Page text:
Thursday, November 12

When You Reach Me

Rebecca Stead
Wendy Lamb / Random House 2009

I'm going to punt on the review here. People have been talking, and mostly raving, about this book for the better part of this year so I don't know that I have much to add. Because I agree, it's good, and because I think others have said pretty much what I would have said. So in the interest of not clogging the blogosphere with more arterial review plaque I'll merely add those things that are personal, that wouldn't be duplicated elsewhere (I hope).

This was the first book I've read in some time that made me want to go back and re-read it instantly. I'm not a big re-reader, mostly because there's so much out there to read and I am, generally, a slow reader. But this was not only a breezy read but a fun one, and the feeling of wanting to steep more in its mood left me running to get back on the ride.

The book feels "classic." I don't know if it's because it taps into the river of nostalgia that I believe I share with the author – growing up when books like Harriet the Spy were new – of the strong memories I import into the books 70s settings, but this book reads to me like an older title that is still fresh today. Which, obviously, is peculiar when it's a new book.

Then there's the speculative fiction element. The book has a light touch and the multiple levels of time travel – a traveler from our contemporary future goes back to the past, as viewed from that past – is really satisfying. I'm sure there are some who could pick apart some of the time travel elements, but I don't care. If there are flaws they didn't bother me.

And we need more speculative fiction for middle grade readers. Not science fiction, not fantasy, not alien invasions (cute or menacing), but solid stories that deal with real middle grade issues and at the same time play with big ideas. Trend-watching aside, I personally think this is the greatest gap in middle grade fiction: stories about Big Ideas that do not have a "trouble story" or a dystopia at their core. I don't know if Ms. Stead sees the book this way, or if she'd rather think of it as simply what it is – a great middle grade book – but I'm telling you it falls right into a giant gap in the types of books kids enjoy.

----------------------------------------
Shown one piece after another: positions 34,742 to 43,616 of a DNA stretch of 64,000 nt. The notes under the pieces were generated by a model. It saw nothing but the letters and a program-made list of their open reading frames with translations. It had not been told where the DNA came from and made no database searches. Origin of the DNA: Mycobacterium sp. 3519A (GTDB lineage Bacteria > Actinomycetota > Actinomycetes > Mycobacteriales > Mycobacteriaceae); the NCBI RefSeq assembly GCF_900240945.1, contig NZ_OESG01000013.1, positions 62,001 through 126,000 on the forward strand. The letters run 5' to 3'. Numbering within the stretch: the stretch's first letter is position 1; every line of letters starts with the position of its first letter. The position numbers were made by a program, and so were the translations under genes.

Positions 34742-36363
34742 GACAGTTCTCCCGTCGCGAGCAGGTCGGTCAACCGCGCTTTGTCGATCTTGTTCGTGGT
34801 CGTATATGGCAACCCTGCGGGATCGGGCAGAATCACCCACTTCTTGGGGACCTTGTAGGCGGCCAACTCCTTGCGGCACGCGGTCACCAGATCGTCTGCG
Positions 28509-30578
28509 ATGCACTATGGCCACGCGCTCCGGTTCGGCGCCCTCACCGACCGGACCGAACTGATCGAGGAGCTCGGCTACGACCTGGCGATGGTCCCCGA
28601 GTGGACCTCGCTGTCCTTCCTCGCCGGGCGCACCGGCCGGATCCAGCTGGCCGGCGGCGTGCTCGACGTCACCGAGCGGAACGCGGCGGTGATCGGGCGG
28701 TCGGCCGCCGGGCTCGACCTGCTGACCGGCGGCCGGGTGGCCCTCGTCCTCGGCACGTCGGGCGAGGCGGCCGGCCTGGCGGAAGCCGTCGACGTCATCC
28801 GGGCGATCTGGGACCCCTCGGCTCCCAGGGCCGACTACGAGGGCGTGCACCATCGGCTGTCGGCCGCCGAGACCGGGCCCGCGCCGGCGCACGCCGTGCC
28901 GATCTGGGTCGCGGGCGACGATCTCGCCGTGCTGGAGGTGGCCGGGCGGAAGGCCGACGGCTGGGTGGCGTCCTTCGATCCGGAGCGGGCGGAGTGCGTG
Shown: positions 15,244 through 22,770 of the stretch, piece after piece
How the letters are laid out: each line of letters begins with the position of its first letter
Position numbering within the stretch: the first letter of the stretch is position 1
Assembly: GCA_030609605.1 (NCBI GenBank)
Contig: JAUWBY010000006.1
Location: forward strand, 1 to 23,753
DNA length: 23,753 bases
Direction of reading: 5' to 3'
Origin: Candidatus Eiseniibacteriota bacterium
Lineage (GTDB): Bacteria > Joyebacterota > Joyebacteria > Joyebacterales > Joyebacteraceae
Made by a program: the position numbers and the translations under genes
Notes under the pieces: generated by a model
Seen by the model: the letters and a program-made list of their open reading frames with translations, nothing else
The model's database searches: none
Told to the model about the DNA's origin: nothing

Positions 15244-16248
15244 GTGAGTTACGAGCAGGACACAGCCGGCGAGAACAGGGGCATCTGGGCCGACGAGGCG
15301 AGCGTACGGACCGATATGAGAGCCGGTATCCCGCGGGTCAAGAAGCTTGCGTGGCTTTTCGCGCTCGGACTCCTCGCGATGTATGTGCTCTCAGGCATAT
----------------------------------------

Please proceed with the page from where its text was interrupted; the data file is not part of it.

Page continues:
Not much of a review, I admit, but I'd been putting this off for a couple months now because I didn't know if there was anything new to add to the din of what is already out there. I have a couple books that have fallen off the shelf, so to speak, and languished unreviewed because I was unable to get a grip on how to articulate my joy or excitement with them (I think Gennifer Choldenko's If a Tree Falls at Lunch Period might be the one that haunts me most for lack of review). So for other takes on When You Reach Me you might want to check out fuse #8's review, or the 100 Scope Notes review, or maybe the review. This book is showing up on a lot of Best Books and awards shortlists, and well-deserved I should think. But as far as I'm concerned if it won no awards or accolades it still sits in the rare pantheon in my experience - those books that bear rereading.
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